A wreath encloses a photograph of Jelani Day near his casket at services held Saturday at Danville High School in Danville. | John Fountain/Sun-Times
“The journey does not stop here,” his mother Carmen Bolden Day said. “I’m only getting ready to lay Jelani to rest. But I can’t rest because I don’t know what happened to him.”
Jelani Day returned home Saturday a radiant, good and honorable native son.
His remains lay in a closed mahogany-colored casket, highlighted in bronze and topped with a spray of white flowers that was flanked by a multicolored assortment of dozens of roses and other floral arrangements that shone as vibrantly as the life that friends and family say he lived — before it was unjustly cut short.
But it was unquestionably a celebration of the life of the 25-year-old Illinois State University graduate student, whose body was found Sept. 4, floating in the Illinois River in Peru, despite the mystery and questions surrounding his disappearance and death.
The more than three-and-a-half-hour afternoon service, which began at noon and was held at downstate Danville High School, flowed with tears and with music, with prayers and praise. There were also messages of faith and hope.
Mourners gather outside Danville High School Saturday as Jelani Day’s casket is led to waiting pallbearers in Danville.
Perhaps no message rang more loudly than the declaration that it ain’t over. Not his legacy or light. Not the demand for justice for Jelani Day.
“The journey does not stop here,” his mother Carmen Bolden Day told mourners. “I’m only getting ready to lay Jelani to rest. But I can’t rest because I don’t know what happened to him.
“Whoever you are, I want you to know, your time will come,” the mother continued as the crowd rang out in support. “Jelani did not deserve this.”
Throughout the service, there were expressions of love and of gratitude for having been touched by a light called Jelani. Among them was childhood friend Paul DeArmond, 26, who spoke of their ties since kindergarten, of their fondness and love for each other and of how Jelani’s desire to become a speech pathologist was birthed by his desire to help him.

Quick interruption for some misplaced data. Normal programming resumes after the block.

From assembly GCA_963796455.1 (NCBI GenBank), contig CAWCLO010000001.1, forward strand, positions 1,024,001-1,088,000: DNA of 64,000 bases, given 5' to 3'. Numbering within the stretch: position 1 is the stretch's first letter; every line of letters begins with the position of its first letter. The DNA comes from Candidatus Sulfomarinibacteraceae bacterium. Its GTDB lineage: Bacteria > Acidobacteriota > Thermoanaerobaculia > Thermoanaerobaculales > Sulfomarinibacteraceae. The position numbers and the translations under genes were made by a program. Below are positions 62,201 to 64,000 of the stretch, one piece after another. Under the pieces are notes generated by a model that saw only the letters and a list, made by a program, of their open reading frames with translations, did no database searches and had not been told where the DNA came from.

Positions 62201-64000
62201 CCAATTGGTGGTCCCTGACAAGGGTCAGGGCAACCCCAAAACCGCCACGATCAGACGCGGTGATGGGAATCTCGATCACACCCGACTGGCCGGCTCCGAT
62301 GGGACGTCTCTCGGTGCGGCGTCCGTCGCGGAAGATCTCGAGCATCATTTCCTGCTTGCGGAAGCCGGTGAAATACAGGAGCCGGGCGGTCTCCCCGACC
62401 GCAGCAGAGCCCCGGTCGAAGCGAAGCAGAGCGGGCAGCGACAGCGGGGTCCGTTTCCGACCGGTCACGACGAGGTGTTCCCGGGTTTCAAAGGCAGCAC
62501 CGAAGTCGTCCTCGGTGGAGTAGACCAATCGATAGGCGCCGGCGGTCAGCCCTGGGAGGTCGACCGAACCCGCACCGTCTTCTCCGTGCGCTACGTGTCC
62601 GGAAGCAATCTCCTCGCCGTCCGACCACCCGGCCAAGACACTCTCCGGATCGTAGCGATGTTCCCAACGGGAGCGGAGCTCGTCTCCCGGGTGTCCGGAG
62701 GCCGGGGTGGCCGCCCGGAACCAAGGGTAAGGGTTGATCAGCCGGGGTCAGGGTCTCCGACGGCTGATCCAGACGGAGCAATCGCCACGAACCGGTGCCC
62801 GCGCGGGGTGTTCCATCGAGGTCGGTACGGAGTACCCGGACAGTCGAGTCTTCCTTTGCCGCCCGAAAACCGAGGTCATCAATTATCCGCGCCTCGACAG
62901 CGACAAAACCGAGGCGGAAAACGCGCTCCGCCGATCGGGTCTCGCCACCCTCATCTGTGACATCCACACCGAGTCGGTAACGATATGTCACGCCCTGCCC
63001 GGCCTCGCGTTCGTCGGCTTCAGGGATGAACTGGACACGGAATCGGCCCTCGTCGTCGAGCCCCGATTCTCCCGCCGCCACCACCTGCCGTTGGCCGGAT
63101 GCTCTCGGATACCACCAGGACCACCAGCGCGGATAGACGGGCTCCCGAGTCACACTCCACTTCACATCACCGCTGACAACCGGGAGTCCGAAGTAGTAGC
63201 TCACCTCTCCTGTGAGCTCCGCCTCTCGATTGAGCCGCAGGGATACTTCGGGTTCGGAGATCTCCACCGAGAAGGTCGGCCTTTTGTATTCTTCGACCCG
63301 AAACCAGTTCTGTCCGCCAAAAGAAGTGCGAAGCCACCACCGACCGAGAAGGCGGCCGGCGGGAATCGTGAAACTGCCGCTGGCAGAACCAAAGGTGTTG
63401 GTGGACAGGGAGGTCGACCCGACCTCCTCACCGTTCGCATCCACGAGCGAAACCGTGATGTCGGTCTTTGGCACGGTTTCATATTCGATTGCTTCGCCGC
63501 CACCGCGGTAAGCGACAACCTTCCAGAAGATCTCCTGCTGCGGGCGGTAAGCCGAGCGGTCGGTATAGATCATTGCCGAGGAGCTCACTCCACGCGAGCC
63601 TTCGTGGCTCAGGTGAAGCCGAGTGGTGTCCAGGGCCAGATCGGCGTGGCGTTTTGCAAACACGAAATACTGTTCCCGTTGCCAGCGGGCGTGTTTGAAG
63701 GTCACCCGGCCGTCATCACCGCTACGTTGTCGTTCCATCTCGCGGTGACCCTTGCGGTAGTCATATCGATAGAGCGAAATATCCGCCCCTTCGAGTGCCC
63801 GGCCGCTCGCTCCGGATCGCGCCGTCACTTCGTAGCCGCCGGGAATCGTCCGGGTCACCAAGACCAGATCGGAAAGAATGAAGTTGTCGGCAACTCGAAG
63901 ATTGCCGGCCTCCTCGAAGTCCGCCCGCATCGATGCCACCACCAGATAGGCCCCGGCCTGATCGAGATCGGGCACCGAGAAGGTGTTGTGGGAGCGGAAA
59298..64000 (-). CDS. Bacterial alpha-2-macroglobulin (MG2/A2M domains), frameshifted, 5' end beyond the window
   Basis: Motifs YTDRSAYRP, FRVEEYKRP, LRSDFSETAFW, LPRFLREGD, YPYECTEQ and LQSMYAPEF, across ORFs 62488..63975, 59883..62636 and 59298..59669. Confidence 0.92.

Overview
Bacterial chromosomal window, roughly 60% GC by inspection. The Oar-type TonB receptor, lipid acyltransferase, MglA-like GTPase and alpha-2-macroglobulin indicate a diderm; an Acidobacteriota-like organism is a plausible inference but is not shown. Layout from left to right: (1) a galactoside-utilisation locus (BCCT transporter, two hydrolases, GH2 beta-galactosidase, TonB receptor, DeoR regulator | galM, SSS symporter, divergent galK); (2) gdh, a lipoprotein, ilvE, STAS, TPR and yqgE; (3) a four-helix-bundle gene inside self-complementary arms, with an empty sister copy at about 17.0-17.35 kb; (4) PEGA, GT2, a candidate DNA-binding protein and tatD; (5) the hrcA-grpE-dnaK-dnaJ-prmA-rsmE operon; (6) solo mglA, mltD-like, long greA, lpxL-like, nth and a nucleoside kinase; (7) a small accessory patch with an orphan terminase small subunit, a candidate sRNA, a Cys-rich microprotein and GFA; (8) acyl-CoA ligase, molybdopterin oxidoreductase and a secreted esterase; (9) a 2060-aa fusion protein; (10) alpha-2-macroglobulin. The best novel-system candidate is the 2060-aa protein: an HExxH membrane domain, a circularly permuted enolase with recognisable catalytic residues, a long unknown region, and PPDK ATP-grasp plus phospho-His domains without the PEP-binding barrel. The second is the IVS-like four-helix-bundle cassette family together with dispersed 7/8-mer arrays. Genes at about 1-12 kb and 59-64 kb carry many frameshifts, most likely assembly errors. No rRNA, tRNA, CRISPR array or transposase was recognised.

The service began as a preacher declared from the podium, “The Lord is my light and my salvation, whom shall I fear?”
The choir, dressed in black, some holding red roses, sang “Praise Him, Praise, Him… Jesus, blessed savior, is worthy to be praised.” The drummer beat slowly, the melodic keys of a piano drifting toward heaven, filling this high school auditorium turned sanctuary.
Jelani’s family filed in, walking down the center aisle as hundreds of mourners stood, the crowd stretching even to the balcony, some wiping away tears, others trying to fight them back.
Soon, the song, “Jesus Loves Me,” spilled from the auditorium’s speakers as young people lined up to present red roses, one by one, to Jelani’s mother and the immediate family.
The choir sang: “The best is yet to come,” their joyful noise seeking to lift the spirits of those who gathered here and who grappled with a sense of not only sorrow, but disbelief and horror over Jelani’s death.
“We’re praying for their strength,” the program moderator said. “We’re praying for their strength.”
There were prayers for healing. Prayers for strength. Prayers for answers. Prayers for justice.
And there were reassurances that, “Weeping may endure for a night, but joy comes in the morning.”
Paul DeArmond, 26, Jelani Day’s childhood friend, speaks at his service Saturday at Danville High School in Danville.
There were hands. Hands lifted in praise. Hands outstretched for divine strength. Hands for tissues to wipe away a flood of tears. And hands rested upon shoulders in comfort for this abrupt farewell amid the echoing question: “What happened to Jelani Day?”
There was also wailing — the unbearable audible release of sorrow too heavy to hold — that rose intermittently amid this grief-stricken assembly.
And yet, there was also celebration. In the old-time church way. The evoking of “Hallelujahs” and “Glorys” that have long soothed the souls of Black folk, even amid the endurance of unspeakable horrors, and which stirred the crowd, even if momentarily.
And there were remembrances: Of Jelani as a church boy, singing in the choir. Of his laughter. Of growing up.
And on today, there was the blessed assurance, one speaker told mourners, that Jelani “now has exchanged his white coat for a white robe.”
And there was a promise, a vow, to seek answers and justice for Jelani Day.